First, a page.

a complex twistie

Here are some photos that Anne Lindsay took while Heather Trimlett made a complex twistie at Bead Camp.

A complex twistie is multiple layers of glass that are stretched and twisted around each other making a spectacular spiral of colour.

This is an overhead view of Heather starting to layer the colours of glass.

Layers and layers of glass, very neatly stacked.

Encased in clear, without trapping any air.

Here you see the magnifying properties of glass.

Heather likes to transfer the encased layers of glass to steel punties for the thorough heating, then twisting and pulling stages of the process.

Twist like crazy while gently pulling. The fine lines of opaque colour help you see that you’re twisting evenly.

Heather’s twists are always even and the diameter is always consistant.

Here it is, annealed. Fascinating!



newly branded blacksmith

Morgan recently spent 4 days at the New England School of Metalwork, and learned a TON, and has the blisters and scares to prove it.

He branded his palm and fingers with the “not cold” end of a rod,

and was still smiling when I picked him up.

An extremely rewarding experience.



I’ve never been comfortable soldering, but this week I knew I had to solder some rings for the Cluster necklaces. I only fried 3 and after awhile, I got pretty slick at it.

Circle the ring 3 times SLOWLY with the flame, then focus the heat on the tiny ball of solder. After the solder flows quickly turn the ring over with tweezer and draw the solder through the seam with focused heat. TaDa!

Then I used a file to clean up the excess solder. When I started using less solder, the clean up was easier.

A nice tumble in the polisher, and 200 more to go…



more mailboxes

After our early morning walk on the beach, Anne and I drove along Casey Key admiring where some of “The 1%” spend some of their time, but most of all we delighted in their mailboxes!

The Manatee…


The Dolphins…



The Pelican…



and my favourite, the Westie…



I’d love to show you their “cottages”, but I’m just not comfortable with that,

but this might be the Pearly Gates…


a crunchy beach

The beach along Casey Key, in Nokomis Florida, is very different from a PEI beach. It is entirely made of shells, in whole and in part, but not finely ground. It crunches beneath your feet and I felt very badly about breaking all those BEAUTIFUL shells!





This guy gave me the creeps. He’s a horseshoe crab. Very prehistoric!




This crab was beautifully coloured with highlights of cerulean blue.



Hula Anne enjoying a sunrise walk before Bead Camp.


She gave me great joy. What a wonderful roommate! Thank you Anne!!!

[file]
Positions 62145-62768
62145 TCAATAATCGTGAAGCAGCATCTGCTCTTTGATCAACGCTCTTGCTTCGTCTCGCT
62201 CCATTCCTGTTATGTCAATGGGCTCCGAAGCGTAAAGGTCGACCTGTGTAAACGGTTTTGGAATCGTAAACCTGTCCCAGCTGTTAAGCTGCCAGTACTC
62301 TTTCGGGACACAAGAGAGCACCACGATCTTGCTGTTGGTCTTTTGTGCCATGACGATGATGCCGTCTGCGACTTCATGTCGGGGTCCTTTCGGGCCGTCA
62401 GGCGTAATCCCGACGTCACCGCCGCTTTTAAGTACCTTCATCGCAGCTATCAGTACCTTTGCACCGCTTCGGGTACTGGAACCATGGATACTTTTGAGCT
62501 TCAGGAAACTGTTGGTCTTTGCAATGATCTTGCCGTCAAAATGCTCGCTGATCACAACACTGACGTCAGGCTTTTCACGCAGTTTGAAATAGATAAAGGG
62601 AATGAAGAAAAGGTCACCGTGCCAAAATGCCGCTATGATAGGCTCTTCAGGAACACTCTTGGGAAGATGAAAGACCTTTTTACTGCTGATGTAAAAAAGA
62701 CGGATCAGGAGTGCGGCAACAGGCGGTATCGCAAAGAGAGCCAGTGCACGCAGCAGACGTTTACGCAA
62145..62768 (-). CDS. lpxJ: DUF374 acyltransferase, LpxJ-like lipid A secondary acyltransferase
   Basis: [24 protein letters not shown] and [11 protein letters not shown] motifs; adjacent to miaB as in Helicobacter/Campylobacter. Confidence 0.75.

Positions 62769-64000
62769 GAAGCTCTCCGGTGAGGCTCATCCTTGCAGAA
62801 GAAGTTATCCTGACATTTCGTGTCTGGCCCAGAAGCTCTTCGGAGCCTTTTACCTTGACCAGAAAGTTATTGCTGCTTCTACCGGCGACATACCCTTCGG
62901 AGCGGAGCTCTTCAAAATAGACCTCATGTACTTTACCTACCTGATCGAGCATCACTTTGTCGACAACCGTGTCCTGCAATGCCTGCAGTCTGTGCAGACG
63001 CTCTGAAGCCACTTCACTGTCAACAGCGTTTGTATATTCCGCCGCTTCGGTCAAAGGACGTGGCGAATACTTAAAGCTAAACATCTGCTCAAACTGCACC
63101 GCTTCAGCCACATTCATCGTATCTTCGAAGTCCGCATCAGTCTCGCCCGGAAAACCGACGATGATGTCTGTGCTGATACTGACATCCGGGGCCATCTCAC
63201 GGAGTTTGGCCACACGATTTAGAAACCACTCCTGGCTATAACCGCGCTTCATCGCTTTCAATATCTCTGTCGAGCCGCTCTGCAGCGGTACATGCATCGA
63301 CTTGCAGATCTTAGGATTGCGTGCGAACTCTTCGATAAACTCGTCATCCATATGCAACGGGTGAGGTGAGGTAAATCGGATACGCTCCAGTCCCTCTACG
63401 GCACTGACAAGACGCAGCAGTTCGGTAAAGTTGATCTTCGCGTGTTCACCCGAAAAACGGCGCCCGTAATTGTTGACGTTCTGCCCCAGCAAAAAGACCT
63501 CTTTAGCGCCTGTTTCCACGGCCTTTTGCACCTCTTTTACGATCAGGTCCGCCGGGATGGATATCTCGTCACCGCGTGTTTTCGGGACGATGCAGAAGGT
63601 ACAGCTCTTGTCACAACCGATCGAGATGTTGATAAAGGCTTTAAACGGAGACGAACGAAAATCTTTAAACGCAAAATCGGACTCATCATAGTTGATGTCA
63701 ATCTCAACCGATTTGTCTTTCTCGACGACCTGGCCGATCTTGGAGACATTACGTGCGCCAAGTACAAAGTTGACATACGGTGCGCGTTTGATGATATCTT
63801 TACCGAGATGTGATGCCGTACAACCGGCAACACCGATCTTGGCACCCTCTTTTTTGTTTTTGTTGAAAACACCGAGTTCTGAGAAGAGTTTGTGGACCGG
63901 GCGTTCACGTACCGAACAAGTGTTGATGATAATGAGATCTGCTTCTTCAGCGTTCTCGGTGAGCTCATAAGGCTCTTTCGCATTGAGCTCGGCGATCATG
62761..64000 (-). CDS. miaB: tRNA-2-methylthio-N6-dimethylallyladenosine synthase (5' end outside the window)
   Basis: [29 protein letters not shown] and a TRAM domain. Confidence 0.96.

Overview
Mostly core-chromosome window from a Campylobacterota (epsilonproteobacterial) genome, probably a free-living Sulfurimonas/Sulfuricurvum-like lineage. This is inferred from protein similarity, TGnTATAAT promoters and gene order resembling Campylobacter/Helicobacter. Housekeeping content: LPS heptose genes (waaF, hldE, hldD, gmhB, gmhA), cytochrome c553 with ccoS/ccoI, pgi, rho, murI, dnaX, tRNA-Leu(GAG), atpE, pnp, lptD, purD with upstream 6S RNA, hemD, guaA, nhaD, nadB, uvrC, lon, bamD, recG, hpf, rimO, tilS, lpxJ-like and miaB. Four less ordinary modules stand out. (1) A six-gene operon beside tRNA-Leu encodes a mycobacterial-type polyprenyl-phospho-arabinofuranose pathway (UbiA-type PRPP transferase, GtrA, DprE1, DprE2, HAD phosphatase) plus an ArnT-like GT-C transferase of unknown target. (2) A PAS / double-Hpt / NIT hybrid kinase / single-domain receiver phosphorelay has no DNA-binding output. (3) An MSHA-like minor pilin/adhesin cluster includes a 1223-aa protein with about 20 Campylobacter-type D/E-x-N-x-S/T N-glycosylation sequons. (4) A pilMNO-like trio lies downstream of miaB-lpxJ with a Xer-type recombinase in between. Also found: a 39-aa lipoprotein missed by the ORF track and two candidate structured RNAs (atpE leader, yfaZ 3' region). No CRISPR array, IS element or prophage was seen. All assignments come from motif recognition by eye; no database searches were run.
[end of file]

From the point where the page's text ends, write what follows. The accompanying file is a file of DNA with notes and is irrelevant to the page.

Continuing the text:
I whizzed by this spectacular mailbox while I was out for an early morning power-walk, in the Bead Camp neighbourhood, in Nokomis Florida. My wonderful roommate Anne and I went back to take these photos on our lunch break. I was so excited, I’m afraid they are all a bit out of focus.

This mailbox would make a perfect subject for the “I Spy” books that my kids and I poured over for hours and hours.



Shells, buttons, beads, bits of jewellery, a compass and a watch, a key and some belt buckles.



A flameworked glass bird in my 2 favourite transparent glass colours, turquoise and green.


our tree!

This year we’re experimenting with a real tree. I’m allergic to coniferous trees, so it’s been years since I’ve vacuumed up needles.

Mark and Megan brought home a “free range” tree, one that was cut from the forest, not intensely pruned for years. I sat beside it and my lips went numb and I was itchy all over. I thought “Oh boy, here we go, we’re going to have to toss this tree out, or me.” The next day was better, and now it doesn’t bother me at all. I think the trick is that the branches are open and airy and the what-ever-it-is that makes me sick, dispersed quickly, and it really is a very small tree.

I especially love that you can hang the ornaments deep into the tree and still see them. It’s like they’re framed by the branches.

Handmade ornaments only on this 3 feet of wild tree.



Happy Solstice! Merry Christmas! Happy Holidays!





Tangerine and Lady Bug beads, ready for removal and cleaning, then made into jewellery!



The mystery of cane cut marbles has begun to unravel for me, thanks to glass artist Francis Coupal.

I met Francis at Salon Des Métiers D’Art when I was in Montreal on Sunday. These photos don’t even come close to showing you the magnificence of these hand made marbles, but they might inspire you to check out Francis’ blog and a series of photos of him making marbles.






I call this the Candy Jar Collection. I could just eat them!

bracelets – left to right…

Lady Bug, Seaweed, Daffodil, Candy Jar, Tangerine, Sky

The whole feast – a necklace!